After filming a range of episodes of Diners, Drive-Ins and Dives in the Monterey-Carmel in recent years, Fieri is as hooked on PBFW as its audiences are on his brash cooking demos and festive meals. “After we did ‘Triple D’ there and found a lot of the great spots – and after this many years of the festival,” he says, “I’m starting to think it’s my vacation spot.”
What PBFW story would surprise guests?
When I sabered all the Champagne by the [Spanish Bay] firepits. I love to saber Champagne. So I started sabering bottles with anything I could saber with. If you do it with the right technique you can do it with butter knife. Pretty soon everybody started ordering Champagne – and Spanish Bay ran out of it.
Most outlandish situation you’ve seen at PBFW?
We were doing burgers at the grand tasting and the next thing I know the line is 150 people long. I got my three chef buddies who were there as my guests working in dress clothes. Dude, it was out of control.
Most inspiring PBFW moment?
Year before last at PBFW a lady told me about her son, who was ill, and how much she enjoyed watching “Triple D” with him – it was their little escape. We’re there because of the fans, so for them to tell me the show is making an impact, that’s what is really special.
Best compliment you’ve received?
That I’m keeping it real. Listen, I’m not anyone special. I’m a good dad and husband and son and buddy. Unfortunately when people watch individuals on television and movies, they don’t know if who they’re portraying is who they are. I like it when they walk up and go, “You know what, man, you’re just like you are on TV.”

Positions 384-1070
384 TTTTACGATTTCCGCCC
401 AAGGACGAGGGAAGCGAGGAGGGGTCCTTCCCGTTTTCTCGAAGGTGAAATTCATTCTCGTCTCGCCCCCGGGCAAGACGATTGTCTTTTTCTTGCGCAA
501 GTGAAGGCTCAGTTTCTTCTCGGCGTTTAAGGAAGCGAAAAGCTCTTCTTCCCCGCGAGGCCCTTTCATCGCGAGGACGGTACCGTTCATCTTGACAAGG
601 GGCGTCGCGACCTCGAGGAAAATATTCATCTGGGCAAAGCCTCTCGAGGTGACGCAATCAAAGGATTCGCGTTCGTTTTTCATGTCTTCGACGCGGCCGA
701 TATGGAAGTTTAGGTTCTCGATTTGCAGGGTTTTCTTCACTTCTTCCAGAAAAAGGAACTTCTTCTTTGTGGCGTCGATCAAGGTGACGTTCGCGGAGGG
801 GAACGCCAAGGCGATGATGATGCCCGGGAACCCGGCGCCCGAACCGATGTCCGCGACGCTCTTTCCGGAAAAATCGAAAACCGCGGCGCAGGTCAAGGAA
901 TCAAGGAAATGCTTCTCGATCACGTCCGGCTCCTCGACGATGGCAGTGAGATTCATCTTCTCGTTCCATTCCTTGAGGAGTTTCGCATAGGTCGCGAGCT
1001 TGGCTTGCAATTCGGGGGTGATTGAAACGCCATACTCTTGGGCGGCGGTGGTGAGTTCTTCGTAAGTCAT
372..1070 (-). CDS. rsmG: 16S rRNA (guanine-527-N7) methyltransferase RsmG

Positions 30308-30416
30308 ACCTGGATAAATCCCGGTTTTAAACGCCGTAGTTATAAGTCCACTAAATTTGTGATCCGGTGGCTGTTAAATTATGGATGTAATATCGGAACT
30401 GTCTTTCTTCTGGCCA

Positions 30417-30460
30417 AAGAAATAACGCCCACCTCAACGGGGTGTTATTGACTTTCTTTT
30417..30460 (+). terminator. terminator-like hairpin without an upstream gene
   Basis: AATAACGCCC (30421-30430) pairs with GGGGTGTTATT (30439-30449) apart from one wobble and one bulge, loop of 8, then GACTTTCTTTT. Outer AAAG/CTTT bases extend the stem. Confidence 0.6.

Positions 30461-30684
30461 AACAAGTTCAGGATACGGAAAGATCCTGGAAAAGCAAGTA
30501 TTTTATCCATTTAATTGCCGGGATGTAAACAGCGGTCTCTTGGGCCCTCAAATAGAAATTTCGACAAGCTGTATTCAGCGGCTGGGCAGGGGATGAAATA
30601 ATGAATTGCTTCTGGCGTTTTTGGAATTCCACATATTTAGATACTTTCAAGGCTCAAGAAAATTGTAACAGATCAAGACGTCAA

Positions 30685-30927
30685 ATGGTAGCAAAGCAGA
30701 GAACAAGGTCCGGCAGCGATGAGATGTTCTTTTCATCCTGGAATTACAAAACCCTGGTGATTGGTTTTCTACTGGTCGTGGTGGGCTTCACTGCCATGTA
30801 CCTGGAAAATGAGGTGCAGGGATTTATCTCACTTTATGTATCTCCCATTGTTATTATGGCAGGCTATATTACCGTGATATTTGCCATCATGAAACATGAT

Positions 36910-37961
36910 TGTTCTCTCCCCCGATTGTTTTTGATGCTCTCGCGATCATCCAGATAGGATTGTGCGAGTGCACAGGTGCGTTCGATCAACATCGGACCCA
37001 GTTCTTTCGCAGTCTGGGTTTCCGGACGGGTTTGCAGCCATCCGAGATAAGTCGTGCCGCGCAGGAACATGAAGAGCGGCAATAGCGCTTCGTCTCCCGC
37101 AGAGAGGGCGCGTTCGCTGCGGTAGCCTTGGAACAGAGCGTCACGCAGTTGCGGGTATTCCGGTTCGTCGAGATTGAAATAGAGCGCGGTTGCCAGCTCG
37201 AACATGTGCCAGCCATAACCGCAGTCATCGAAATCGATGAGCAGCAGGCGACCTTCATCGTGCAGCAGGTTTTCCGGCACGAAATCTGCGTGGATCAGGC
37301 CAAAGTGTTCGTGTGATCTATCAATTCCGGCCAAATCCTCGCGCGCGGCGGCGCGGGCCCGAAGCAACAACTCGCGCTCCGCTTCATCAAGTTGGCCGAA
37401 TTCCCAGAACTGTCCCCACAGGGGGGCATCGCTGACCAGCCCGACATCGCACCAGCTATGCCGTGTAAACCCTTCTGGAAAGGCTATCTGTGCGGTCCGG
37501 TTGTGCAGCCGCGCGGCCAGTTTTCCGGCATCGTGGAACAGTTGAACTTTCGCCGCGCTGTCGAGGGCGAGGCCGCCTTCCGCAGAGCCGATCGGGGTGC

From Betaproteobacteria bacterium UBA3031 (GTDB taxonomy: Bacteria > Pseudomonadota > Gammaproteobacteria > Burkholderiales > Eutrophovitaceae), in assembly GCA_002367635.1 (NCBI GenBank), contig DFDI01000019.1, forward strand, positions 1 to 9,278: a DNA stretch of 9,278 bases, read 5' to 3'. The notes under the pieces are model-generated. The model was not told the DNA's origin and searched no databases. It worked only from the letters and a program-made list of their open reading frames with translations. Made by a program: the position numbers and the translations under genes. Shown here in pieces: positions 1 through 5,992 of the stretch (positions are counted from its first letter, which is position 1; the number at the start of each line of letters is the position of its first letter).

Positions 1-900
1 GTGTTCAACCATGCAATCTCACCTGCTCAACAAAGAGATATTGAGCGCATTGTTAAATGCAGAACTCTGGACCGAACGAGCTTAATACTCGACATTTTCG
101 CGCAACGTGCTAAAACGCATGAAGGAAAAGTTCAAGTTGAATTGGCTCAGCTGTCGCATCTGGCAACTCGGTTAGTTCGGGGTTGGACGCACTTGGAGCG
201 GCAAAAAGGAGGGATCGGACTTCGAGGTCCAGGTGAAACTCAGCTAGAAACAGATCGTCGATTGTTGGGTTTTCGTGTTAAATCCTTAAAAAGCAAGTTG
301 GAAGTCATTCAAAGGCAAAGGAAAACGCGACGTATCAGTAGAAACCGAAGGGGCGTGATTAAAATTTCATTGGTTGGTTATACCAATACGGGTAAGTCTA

The single most underrated ingredient?
Anchovies. There’s a depth of flavor and creativity in anchovies that I don’t think people get. There’s an umami going on. I throw them into all sorts of sauces. Roasted red pepper, garlic , shallots, just a touch of anchovy, just a teaspoon. It’s far beyond pizza toppings and Caesar salads.
Hardest lesson you’ve learned in your career?
Less is more. When you have the cornucopia of ingredients and styles and methods – it’s about refining and capturing the essence of key pieces. That’s in life too. (Pause.) That’s the most profound thing I’ve said in a while. (Laughs.) I don’t know where that came from.
Most Zen-like cooking practice for you?
Working with anything I get from my garden. I have two huge gardens, and I’m putting in an acre garden with 42 fruit trees. I like having my own little farmers market of what’s fresh. I love my veggies. I do a lot of roasting. I make enough to have a great lunch and side dishes for the next few days. People on the road say, “When you get home I bet you don’t want to cook.” It’s the first thing I want to do.
Three things you can’t live without in the kitchen?
Really good pepper grinder, really sharp knife, great pair of tongs.
Out of the kitchen?
My family. My dogs. My friends.
Wait. What kind of dogs?
An English mastiff who’s a rocket scientist – the dumbest animal known to mankind but the sweetest. A German shepherd who thinks he’s a housecat. Taquito and Burrito the mini donkeys. Then there’s the 480 goats and two gigantic Sulcata desert tortoises. The chickens and turtles take all the rot and scraps and eat it. Full sustainability, buddy.
You know, it’s a funny thing. We talk about this meal all the time in my family. Even though carbs are not my buddy – they make me tired – it would be a really good bucatini with fantastic spicy tomato sauce, an arrabiata. With a nice crusty piece of garlic sourdough and Caesar salad from scratch. My mouth just started to water.